There’s a steel barn located on an old country road in Gonzales, just 90 minutes outside of Austin. But you won’t find cows seeking shelter from the winds that blow harder and colder these days. Instead, the unmistakably earthy odor of fungus smacks you in the face as soon as you step inside. You’re now at Kitchen Pride Mushroom Farms, and it smells like the inside of a plastic produce bag full of creminis. Greg McLain, son of Kitchen Pride founder Darrell McLain, was kind enough to show me around last month.
The first mushroom farm clue was the massive pile outside the barn. Growing mushrooms starts with making compost from straw. Greg showed me the intricate compost system in different stages of decomposition– it takes about four weeks to complete. The steaming piles towered over my height of 5 foot 4 inches, and the smell was distinct. It was reminiscent of the caves of my cheesemonger days, with a nostril burning ammonia aroma mixed with chicken coop elements. The compost is later pasteurized in a steam room to refine it.
The result is the perfect substrate for growing mushrooms. Each room in the barn contains raised beds, stacked six high, full of the stuff.… Read the rest
What are your sherry emotions? It always makes me think of: a. My grandma’s drink of choice b. When I lived in Madrid and was unknowingly in a sherry bar. I took a sip of my supposed white wine and almost spit it out. Sherry straight up tastes like chamomile-flavored urine if you’re expecting something else. Apparently that’s why one variety is called manzanilla, the same word as chamomile tea minus the urine part. Now I’ve come around to some varieties of fino sherry in my old age.
But cooking with sherry is the best! It pairs miraculously with mushrooms, trumping boring old white wine every time. One Sunday afternoon, the state of Texas foiled my mushroom cooking plans by forbidding the sale of liquor on the Sabbath. I picked up a bottle of sherry at HEB, and the clerk immediately ripped it out of my hands. Sherry’s alcohol content places it in the “liquor” category, but I’m not about to chug a bottle on a Sunday afternoon. He directed me to the offensive cooking sherry, which I wanted to immediately throw back in his face. I know, it’s not his fault the State of Texas has Orwellian blue laws.… Read the rest
Mushrooms have a special place in my heart– they’re like no other vegetable. Can you really call this fungus a vegetable though? I’m not quite sure. But I do know they add a magical meatiness to dishes even though they’re comprised mostly of water. And even though we can cultivate satisfying portabellas and creminis, their untamed breatheren like chanterelles, morels, and porcini pop up seemingly overnight with no explanation. You have to be at the right place at the right time to find them.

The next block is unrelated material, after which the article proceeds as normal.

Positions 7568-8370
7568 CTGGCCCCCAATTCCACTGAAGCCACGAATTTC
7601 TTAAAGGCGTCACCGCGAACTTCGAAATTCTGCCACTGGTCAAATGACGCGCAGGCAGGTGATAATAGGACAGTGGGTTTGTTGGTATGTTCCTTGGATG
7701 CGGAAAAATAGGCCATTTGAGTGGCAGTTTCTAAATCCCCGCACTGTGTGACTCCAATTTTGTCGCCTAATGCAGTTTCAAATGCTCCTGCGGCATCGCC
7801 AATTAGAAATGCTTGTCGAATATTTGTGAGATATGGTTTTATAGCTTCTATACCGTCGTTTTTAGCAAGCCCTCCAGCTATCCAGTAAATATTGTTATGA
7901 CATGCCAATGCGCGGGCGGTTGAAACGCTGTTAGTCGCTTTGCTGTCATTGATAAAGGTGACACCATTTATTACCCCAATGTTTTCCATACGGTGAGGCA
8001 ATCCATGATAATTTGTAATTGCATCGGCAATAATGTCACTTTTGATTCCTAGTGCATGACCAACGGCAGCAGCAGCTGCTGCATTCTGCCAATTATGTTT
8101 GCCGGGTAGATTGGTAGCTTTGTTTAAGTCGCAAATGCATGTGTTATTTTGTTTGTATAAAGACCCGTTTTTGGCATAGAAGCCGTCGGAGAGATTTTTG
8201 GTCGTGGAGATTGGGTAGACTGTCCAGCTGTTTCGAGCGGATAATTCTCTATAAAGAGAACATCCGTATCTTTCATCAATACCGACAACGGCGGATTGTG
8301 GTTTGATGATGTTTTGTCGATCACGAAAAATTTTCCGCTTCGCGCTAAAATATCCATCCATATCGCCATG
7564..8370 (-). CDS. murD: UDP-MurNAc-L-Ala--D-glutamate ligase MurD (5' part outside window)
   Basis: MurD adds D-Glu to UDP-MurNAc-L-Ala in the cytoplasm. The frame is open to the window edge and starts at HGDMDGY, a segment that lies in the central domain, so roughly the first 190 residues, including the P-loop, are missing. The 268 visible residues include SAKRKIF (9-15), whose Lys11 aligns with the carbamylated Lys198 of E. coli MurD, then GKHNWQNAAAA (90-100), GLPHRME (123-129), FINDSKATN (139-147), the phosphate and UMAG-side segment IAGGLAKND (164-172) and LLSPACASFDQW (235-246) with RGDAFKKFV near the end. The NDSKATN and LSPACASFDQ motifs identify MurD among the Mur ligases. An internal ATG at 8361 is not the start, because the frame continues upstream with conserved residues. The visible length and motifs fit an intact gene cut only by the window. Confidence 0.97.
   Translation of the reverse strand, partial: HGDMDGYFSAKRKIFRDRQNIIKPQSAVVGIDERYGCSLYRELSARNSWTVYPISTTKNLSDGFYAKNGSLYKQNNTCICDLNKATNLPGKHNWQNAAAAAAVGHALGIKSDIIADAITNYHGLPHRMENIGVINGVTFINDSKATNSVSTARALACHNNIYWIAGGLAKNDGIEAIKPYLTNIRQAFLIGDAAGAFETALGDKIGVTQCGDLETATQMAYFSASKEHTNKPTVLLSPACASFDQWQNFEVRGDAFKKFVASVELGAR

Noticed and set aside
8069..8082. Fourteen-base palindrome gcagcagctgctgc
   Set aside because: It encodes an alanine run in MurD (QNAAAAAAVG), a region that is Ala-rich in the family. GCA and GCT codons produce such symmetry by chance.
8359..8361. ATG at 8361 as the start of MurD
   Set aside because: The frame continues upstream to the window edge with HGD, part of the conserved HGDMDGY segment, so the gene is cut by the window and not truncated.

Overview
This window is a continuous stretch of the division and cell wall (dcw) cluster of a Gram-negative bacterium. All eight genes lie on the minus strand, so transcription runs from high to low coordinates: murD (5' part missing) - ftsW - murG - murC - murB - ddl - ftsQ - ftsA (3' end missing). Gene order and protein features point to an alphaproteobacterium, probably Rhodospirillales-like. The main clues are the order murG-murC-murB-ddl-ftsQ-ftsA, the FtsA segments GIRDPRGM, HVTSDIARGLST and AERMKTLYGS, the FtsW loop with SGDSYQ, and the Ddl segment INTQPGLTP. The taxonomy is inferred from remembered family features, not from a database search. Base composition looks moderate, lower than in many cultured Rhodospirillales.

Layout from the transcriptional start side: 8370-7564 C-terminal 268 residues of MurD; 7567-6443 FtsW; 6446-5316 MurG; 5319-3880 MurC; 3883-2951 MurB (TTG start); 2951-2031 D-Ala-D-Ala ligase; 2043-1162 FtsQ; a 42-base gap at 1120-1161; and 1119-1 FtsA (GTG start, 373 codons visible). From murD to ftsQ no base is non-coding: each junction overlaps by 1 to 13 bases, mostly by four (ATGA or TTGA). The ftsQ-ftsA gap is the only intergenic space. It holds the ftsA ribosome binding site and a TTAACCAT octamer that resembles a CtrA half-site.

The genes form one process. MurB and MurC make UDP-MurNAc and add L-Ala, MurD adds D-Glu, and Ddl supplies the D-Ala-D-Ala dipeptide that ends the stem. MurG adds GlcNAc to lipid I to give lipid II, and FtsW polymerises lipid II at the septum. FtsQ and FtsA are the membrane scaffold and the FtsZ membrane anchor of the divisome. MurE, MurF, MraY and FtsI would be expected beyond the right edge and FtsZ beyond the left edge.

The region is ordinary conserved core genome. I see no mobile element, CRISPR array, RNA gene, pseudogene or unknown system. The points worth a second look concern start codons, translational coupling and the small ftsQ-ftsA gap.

Most Americans don’t share my mushroom enthusiasm. We live in a mycophobic culture suspicious of mushrooms’ association with death. They produce poisonous or hallucinogenic compounds– some even glow in the dark. They appear under cover of darkness, thriving in rot. Or maybe it’s just because we first experienced mushrooms on a pizza topped with the rubbery canned version. I hope you’ll stick around to hear about my mushroom adventures this month…… Read the rest
Get ready for some divergences from your regular blog programming. I’ve already alluded to some changes– it won’t be anything radical, mind you. I’m just sick of the typical story/recipe/photo format for every single post. So, I’m breaking free!
Instead, each month or so will have an over-arching focus. I’ll visit locales related to the theme, investigate books, and yes, even include recipes once in awhile. This new format is keeping me inspired in a blog-eat-blog world. The topics will be largely seasonal but it won’t be dogma, and I’ve given myself permission to break format from time to time.
I hope you’ll stick around to see what’s in store…… Read the rest
This post is part of the Festa di Salumi from Punk Domestics.
As a pasta taskmaster, I’m gonna go out on a limb here. According to legendary Italian cookbook writer Marcella Hazan, All’amatriciana and bucatini are “as indivisible as Romeo and Juliet. But other couplings of the sauce…can be nearly as successful.” I utterly disagree! Those hollow rope-like bucatini tubes are the only noodles that stand-up to this extraordinary sauce.
Not that making this dish is any trouble– most of the cooking is hands-off. Rendered pork fat amplifies the bright tomatoes and red pepper flakes to create a vibrant synergy. It feels crude adding a dollop of butter to the bubbling tomatoes rich with pork fat and olive oil, but just do it. It adds creaminess and pleasantly coats your mouth.
Use home cured guanciale if you can. Pancetta is an acceptable substitute but lacks the nutty depth of dried pig jowl. For the love of god, DON’T USE BACON. The smokiness muddies the delicate harmony. The sauce is done after it has simmered for over an hour and pools of oil collect on the surface. Slather the cooked noodles in the sauce, and garnish with crispy guanciale and grated cheese.… Read the rest